The air was still charged with paramagic and gunpowder-it was still too familiar a spell, and he had to force himself not to think of a warzone. He ran full-tilt through the hallway, and would have bodyslammed the office door with little thought had it not stood open.

Beyond, though, there was little cause for celebration. The office was empty and silent. Squall was nowhere to be seen.

Below, hidden in a niche not meant to be found, Squall was having trouble getting his mind past the though (It isn't fair.)

(Of course not,) he answered himself-less a coherent thought than a swelling sense of inevitability, a feeling that he had foreseen it all along. (It's never fair. Life's not fair.)

(But-it's not fair!)

The vivisector powered up with a loud and rising moan.

The D4 was like a manacle and ball, the vivisector like a guillotine. The irony was almost unbearable.

It wasn't supposed to be this way.

Cray was looking back and forth between Squall and the vivisector display, adjusting its aim and program with a pragmatic lack of malice. And Squall realized it was no wonder he had been able to take out Ellone, no wonder he had almost killed Rinoa-this wasn't a madman, or a murderer. He was a scientist. And this was one more step on the road to discovery.

Cray didn't look on him as a nemesis. Ellone and Rinoa had been nothing more than monsters to him-genetic aberrations to be caught and killed and analyzed. And Squall wasn't a spectre or an agent of justice or revenge-he was just a monster without scientific merit, to be eliminated so that the real work could go on.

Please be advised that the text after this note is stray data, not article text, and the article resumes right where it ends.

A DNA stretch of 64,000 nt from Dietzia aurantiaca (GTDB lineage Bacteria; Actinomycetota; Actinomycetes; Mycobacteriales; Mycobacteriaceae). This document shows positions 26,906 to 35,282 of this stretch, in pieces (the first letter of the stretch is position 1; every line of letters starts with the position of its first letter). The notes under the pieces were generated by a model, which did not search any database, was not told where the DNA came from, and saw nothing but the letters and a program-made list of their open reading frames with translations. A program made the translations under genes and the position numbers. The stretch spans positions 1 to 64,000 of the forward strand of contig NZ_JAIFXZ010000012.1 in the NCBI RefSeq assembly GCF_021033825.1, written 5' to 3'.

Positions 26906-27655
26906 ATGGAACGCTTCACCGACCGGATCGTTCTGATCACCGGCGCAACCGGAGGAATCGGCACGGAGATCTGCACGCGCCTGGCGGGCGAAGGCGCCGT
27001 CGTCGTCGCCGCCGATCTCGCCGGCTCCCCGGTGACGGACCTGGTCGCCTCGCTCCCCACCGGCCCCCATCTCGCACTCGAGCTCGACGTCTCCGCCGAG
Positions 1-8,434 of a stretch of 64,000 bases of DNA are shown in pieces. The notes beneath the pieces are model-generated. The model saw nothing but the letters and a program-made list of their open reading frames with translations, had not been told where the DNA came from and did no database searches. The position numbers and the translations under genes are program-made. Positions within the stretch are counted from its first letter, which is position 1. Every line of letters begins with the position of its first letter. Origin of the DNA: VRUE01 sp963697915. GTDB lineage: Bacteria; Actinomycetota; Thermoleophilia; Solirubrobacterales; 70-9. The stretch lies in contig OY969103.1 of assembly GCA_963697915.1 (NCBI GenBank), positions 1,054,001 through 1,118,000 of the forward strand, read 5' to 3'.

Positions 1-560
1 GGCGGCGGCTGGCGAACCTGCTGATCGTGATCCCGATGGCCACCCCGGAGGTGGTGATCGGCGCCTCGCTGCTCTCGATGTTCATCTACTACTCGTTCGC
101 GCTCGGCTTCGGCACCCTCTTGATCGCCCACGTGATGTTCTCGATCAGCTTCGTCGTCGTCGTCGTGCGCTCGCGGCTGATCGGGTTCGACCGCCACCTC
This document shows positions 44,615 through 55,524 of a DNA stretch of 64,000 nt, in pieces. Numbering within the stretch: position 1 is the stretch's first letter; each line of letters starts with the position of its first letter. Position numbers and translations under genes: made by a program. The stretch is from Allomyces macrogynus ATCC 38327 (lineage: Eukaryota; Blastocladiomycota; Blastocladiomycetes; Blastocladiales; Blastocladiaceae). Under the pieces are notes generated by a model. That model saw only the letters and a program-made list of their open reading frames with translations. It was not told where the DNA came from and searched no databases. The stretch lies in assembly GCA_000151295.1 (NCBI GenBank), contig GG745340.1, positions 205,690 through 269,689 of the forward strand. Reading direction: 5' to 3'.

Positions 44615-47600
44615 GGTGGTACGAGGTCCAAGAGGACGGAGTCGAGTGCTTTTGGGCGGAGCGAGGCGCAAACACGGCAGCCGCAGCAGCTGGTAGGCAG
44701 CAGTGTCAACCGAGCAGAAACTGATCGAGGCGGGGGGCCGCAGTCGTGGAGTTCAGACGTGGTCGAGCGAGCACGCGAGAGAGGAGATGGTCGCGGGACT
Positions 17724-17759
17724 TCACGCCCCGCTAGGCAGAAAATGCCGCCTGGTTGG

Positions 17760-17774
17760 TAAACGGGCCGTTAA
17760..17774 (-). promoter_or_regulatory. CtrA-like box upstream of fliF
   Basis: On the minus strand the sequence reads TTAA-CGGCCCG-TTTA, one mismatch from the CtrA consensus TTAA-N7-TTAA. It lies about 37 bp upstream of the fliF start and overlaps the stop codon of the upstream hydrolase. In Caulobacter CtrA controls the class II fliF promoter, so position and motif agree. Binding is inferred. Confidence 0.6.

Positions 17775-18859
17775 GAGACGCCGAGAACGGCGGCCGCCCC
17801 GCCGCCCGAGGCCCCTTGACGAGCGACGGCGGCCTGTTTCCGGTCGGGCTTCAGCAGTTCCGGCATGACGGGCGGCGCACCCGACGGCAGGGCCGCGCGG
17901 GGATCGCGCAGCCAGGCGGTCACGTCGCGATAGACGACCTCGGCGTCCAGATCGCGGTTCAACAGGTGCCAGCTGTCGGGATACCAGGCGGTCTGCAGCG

Cray no more cared about him and his loss than he cared about rats in medical labs.

Select dissection program, the vivisector asked flatly.

"Humanoid. Major circulatory, with presets," Cray said.

A muffled thump came from the stairway.

Squall gave one more ferocious tug on his arm, almost blacked out as the D4's treads caught on joints and bones, shredding tendons and muscle. He couldn't feel the limb any more-it was all a confused jumble of pain and screaming nerves, pressure and metal and blood.


"Pre-lab. Commence now."

The scalpelpoint lit up, a sterile thin cyan. The status spray below hissed to life, slamming him with a dilute Break-his muscles froze up, his breathing slowed artificially.